• 1  (15-ounce) carton fat-free ricotta cheese
  • 3  cups  diced peeled butternut squash (for me this was one medium squash)
  • 6  cups  Smoky Marinara
  • 12  oven-ready lasagna noodles (I used whole wheat noodles.  I think almost any lasagna noodle is “oven-ready,” whatever that means… if you cook any noodle for long enough in liquid it should cook itself.)
  • 1  cup  (4 ounces) grated fresh Parmesan cheese

Preheat oven to 375°.

Heat a large Dutch oven coated with cooking spray over medium-high heat. Add onion; sauté 4 minutes or until tender. Add spinach; sauté 1 1/2 minutes or until spinach wilts. Combine provolone, salt, pepper, eggs, and ricotta cheeses in a large bowl.

Place squash in a microwave-safe bowl. Cover and cook on high 5 minutes or until tender.

Coat the bottom and sides of 2 (8-inch-square) baking dishes with cooking spray. Spread 1/2 cup Smoky Marinara in the bottom of one prepared dish. Arrange 2 noodles over sauce; spread 1 cup cheese mixture over noodles. Arrange 1 1/2 cups squash over cheese mixture; spread 3/4 cup sauce over squash.

Arrange 2 noodles over sauce; spread 1 cup cheese mixture over the noodles. Arrange 1 1/2 cups onion mixture over cheese mixture; spread 3/4 cup sauce over spinach mixture.

Arrange 2 noodles over sauce; spread 1 cup Smoky Marinara evenly over noodles. Sprinkle with 1/2 cup Parmesan. Repeat procedure with remaining ingredients in remaining pan. Cover each pan with foil.

Bake at 375° for 30 minutes. Uncover and bake an additional 30 minutes.

To freeze unbaked lasagna: Prepare through Step 6. Cover with plastic wrap, pressing to remove as much air as possible. Wrap with heavy-duty foil. Store in freezer for up to 2 months.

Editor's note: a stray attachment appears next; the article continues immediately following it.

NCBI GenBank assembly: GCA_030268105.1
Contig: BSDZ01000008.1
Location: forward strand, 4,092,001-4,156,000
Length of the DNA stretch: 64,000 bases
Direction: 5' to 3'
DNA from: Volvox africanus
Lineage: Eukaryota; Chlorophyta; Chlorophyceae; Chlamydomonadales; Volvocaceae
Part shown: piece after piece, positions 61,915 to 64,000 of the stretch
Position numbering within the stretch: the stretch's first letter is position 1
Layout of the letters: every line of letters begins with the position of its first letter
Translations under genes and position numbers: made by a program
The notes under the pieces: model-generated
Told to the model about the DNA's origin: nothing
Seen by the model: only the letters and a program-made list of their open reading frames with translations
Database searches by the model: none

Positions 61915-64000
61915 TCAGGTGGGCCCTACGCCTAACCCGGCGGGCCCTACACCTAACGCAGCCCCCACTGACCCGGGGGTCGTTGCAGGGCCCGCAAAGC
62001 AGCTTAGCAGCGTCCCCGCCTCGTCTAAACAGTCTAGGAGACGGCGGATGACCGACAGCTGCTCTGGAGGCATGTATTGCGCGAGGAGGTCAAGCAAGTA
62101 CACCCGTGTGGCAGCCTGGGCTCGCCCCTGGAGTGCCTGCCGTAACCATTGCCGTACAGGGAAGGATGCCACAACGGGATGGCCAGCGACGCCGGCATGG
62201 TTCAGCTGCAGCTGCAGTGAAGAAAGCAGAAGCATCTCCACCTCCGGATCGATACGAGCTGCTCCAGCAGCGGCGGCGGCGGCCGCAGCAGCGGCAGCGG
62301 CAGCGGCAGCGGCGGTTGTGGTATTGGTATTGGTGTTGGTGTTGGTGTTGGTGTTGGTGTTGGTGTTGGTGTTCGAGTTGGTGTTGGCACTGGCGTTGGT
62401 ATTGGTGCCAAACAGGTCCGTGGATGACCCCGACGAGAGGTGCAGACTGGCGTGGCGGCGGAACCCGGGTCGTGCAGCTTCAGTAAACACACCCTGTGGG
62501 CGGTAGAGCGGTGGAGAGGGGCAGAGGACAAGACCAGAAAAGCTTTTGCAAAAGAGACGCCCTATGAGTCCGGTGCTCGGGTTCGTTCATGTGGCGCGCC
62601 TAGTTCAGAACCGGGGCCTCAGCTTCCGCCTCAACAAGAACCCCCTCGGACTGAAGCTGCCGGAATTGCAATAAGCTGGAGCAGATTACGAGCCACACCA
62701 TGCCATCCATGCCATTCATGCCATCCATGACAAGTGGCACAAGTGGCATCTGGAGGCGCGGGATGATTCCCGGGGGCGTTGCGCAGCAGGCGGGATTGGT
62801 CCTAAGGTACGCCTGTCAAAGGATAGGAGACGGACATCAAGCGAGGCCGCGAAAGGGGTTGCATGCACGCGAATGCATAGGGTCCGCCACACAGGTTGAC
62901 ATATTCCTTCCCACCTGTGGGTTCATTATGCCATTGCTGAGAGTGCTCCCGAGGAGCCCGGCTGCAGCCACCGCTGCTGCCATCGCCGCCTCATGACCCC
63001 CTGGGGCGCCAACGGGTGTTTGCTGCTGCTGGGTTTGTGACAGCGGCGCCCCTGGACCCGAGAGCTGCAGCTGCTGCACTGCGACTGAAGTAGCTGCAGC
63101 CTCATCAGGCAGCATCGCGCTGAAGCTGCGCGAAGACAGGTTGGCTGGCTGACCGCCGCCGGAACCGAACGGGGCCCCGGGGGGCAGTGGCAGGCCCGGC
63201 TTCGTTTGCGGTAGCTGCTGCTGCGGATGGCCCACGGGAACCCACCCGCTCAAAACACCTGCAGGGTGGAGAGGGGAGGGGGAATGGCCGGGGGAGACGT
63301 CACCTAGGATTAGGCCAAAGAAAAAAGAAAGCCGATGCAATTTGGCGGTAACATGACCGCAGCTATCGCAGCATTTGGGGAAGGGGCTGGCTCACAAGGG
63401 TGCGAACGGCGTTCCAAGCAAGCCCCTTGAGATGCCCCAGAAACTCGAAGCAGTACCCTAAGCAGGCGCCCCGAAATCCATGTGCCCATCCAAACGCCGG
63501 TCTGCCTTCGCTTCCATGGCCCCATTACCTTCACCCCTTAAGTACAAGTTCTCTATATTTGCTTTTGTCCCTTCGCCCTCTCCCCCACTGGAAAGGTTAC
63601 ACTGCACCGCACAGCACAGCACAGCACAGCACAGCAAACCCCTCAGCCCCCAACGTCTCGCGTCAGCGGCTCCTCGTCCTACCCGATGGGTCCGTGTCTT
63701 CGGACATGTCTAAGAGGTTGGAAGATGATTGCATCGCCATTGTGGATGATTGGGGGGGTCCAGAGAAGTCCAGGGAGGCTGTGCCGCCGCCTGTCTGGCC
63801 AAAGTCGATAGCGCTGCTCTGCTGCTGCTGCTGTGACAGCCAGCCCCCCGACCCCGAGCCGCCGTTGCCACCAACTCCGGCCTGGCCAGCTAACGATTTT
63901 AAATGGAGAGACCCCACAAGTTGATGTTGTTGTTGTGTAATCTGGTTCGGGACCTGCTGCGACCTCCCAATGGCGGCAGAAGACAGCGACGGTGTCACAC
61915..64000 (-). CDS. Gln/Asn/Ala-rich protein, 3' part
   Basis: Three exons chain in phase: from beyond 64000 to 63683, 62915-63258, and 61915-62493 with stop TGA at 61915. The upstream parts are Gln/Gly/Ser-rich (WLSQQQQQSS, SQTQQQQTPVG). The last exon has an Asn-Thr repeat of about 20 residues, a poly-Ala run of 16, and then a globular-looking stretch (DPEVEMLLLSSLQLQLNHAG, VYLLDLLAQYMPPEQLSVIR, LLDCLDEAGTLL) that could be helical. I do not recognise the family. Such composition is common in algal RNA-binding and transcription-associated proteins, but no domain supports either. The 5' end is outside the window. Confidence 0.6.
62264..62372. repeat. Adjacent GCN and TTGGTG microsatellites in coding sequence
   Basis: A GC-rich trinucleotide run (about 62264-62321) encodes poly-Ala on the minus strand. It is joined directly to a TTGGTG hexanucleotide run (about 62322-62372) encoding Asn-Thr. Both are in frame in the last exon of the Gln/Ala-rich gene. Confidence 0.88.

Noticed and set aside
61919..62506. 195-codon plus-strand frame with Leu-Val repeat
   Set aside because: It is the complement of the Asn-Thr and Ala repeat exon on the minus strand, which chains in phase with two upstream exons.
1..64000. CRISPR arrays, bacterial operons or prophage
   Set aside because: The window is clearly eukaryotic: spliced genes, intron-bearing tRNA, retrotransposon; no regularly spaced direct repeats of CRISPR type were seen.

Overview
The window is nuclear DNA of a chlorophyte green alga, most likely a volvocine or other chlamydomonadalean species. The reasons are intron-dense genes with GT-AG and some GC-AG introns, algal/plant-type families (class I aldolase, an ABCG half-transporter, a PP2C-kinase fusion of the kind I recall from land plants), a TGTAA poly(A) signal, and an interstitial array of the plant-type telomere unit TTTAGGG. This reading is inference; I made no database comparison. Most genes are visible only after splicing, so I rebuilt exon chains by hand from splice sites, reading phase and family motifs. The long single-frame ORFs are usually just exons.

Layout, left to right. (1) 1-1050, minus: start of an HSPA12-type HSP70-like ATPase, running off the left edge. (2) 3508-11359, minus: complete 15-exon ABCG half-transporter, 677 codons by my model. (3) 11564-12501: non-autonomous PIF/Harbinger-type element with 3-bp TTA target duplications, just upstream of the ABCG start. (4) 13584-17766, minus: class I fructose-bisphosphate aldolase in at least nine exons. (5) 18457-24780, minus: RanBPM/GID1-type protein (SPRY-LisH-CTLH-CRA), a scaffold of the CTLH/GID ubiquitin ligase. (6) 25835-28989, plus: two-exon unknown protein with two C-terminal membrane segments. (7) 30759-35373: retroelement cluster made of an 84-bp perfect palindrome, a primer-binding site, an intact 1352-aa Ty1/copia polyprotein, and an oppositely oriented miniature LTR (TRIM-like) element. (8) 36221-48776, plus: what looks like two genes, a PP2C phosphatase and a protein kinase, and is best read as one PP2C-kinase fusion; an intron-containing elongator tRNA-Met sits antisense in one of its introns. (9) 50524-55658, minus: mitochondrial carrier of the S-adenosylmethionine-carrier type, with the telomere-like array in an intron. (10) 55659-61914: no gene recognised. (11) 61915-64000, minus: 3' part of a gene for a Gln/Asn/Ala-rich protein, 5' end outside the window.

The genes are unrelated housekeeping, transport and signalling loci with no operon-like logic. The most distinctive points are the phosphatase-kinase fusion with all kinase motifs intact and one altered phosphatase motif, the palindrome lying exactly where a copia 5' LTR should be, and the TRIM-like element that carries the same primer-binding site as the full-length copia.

To prepare frozen unbaked lasagna: Thaw completely in refrigerator (about 24 hours). Preheat oven to 375º. Remove foil; reserve foil. Remove plastic wrap; discard wrap. Cover lasagna with reserved foil; bake at 375º for 1 hour. Uncover and bake an additional 30 minutes or until bubbly.

Smokey Marinara

  • 1  tablespoon  olive oil
  • 3  garlic cloves, minced
  • 1/4  cup  chopped fresh basil
  • 2  tablespoons  chopped fresh parsley
  • 2  tablespoons  chopped fresh or 2 teaspoons dried oregano
  • 2  teaspoons  balsamic vinegar
  • 1/8  teaspoon  salt
  • 1/8  teaspoon  pepper
  • 1  (28-ounce) can crushed fire-roasted tomatoes, undrained
  • 1  (28-ounce) can crushed tomatoes, undrained

Heat oil in a large saucepan over medium heat. Add garlic, basil, parsley, and oregano; sauté 1 minute, stirring frequently. Stir in vinegar and remaining ingredients. Reduce heat, and simmer 10 minutes.

4 Comments leave one →
  1. lailablogs permalink
    October 13, 2009 12:44 pm

    Looks really delicious ..
    Laila ..

  2. Kirsten permalink
    October 15, 2009 6:57 pm

    I’ve been getting a butternut squash each week at our local organic farmer’s market and I think this is the recipe I’ll be making next week…yum!

  3. artripp permalink
    November 26, 2009 1:03 am

    This looks great! I’m really getting into butternut squash, and this looks like something I’m going to try.